An excerpt from the webinar “Reinforcing Braille Literacy Using the iPad,” presented by Dr. Betsy Flener.

Why use an iPad for tactile input? Voiceover is a wonderful accessibility feature, as are some of the other accessibility features within the iPad, but in our field, we often talk about the problem of students only using audio. Literacy basically is impeded when students only use audio. With an iPad and tactile overlays, students can use the same apps as their peers to learn important braille literacy skills.

For example, you can use the iPad with tactile overlays to match and identify shapes and textures, which is a very important pre-braille skill. Other skills that can be learned with an iPad and a tactile overlay include identifying one’s name in braille and tracking activities. Tactile input can reinforce phonological skills by asking the student to identify environmental sounds such as vehicles, things in the home, things in the community, rhyming sounds and words, and finally, letter sounds. The iPad with tactile overlays can be used to identify letters and whole word signs, braille contractions, phonics, word identification, and spelling.

Using a tactile overlay, you can modify already existing apps to teach braille literacy skills. Here are the important features to watch for when you are choosing apps for classroom use.

Simple navigation. You don’t want an app so complex that a student can’t get back easily to a previous screen or proceed through the app. There should only be one or two overlays per activity so that time isn’t wasted in constantly trying to put the overlays on the iPad.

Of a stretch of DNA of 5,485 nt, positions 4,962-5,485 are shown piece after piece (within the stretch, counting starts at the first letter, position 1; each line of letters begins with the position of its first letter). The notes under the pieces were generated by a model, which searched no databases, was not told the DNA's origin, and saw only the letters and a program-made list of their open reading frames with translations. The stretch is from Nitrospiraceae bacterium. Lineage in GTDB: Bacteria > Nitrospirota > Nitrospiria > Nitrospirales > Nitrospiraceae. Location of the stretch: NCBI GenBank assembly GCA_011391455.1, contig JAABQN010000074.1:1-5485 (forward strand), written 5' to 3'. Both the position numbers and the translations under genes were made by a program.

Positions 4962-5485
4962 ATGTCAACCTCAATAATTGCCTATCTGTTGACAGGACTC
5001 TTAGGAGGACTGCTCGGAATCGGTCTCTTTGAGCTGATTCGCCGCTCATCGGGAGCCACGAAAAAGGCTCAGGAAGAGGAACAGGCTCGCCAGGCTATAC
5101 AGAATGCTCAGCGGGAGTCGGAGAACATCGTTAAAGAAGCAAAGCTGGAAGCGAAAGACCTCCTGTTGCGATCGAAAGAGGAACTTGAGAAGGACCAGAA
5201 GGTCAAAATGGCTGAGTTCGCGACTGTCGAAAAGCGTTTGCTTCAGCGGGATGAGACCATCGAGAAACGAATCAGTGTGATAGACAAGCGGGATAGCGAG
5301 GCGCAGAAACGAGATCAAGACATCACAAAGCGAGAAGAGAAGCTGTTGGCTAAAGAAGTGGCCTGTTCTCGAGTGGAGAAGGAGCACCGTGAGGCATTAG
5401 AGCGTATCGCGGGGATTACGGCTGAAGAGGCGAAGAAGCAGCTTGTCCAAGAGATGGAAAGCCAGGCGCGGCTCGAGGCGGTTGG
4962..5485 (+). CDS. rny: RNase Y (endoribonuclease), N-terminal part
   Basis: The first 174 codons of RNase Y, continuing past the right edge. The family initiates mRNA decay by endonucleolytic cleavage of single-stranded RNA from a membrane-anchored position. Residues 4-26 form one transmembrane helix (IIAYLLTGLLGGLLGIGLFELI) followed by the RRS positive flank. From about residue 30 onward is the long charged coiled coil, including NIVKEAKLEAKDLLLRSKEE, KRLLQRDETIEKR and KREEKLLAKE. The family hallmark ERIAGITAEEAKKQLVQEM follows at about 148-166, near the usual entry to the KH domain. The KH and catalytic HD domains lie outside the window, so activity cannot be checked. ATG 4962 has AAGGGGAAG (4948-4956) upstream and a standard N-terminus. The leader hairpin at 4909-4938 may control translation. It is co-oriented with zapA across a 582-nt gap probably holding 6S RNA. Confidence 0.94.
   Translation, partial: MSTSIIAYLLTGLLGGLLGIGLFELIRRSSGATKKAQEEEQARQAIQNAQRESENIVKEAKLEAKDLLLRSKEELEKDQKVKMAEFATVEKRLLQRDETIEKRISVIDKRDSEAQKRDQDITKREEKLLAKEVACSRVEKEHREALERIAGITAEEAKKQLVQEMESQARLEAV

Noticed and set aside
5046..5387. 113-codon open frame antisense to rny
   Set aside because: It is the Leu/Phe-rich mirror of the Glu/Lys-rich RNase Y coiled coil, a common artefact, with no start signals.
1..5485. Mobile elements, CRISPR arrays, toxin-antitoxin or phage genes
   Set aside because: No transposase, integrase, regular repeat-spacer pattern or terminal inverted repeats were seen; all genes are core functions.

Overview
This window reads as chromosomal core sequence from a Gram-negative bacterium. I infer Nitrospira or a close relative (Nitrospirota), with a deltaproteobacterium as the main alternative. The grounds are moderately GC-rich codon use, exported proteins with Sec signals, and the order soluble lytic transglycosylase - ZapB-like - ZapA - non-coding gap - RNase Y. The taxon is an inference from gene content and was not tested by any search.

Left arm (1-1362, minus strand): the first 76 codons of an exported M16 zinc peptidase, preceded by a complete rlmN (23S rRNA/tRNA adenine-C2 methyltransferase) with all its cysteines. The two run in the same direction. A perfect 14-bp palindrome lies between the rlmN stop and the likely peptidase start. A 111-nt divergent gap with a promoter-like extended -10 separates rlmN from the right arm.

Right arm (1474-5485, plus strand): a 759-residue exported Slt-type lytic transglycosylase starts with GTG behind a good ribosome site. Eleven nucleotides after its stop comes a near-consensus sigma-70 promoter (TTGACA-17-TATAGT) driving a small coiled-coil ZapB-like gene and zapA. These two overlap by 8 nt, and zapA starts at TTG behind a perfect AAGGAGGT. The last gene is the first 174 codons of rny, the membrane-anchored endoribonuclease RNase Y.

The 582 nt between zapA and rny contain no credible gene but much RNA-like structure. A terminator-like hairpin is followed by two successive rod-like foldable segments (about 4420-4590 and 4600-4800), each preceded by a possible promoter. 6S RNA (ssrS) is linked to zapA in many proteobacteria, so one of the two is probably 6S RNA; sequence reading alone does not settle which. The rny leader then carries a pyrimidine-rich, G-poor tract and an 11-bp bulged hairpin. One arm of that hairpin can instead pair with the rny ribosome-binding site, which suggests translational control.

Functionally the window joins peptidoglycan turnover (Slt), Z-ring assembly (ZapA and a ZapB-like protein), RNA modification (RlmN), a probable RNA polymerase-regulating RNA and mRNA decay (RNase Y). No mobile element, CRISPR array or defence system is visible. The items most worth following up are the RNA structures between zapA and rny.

Audio feedback. When a child selects something on the iPad, they should hear what they have selected. Other exciting audio features include being able to import songs, being able to import sounds, etc. Audio features also help to keep the attention of very young children.

Page simplicity. You don’t want an app with images moving around. Graphics need to be very stationary. You need ample room for embossed images between cell locations.

High quality. You want to use an app that really reinforces and assists with some meaningful supplemental instruction. So, you want something very high-quality that doesn’t have a lot of bugs in it and is going to be very, very good at teaching an important skill.

There is a lot of room for imagination as you choose apps to teach braille literacy on the iPad and create tactile overlays for them. This method of teaching can make things very exciting for kids and allow them to learn using the same tools as their sighted peers. The possibilities are limitless!

To learn more about recommended apps for teaching braille literacy on the iPad and tips and tricks for creating tactile overlays, check out the AFB eLearning Center webinar “Reinforcing Braille Literacy Using the iPad,” presented by Dr. Betsy Flener.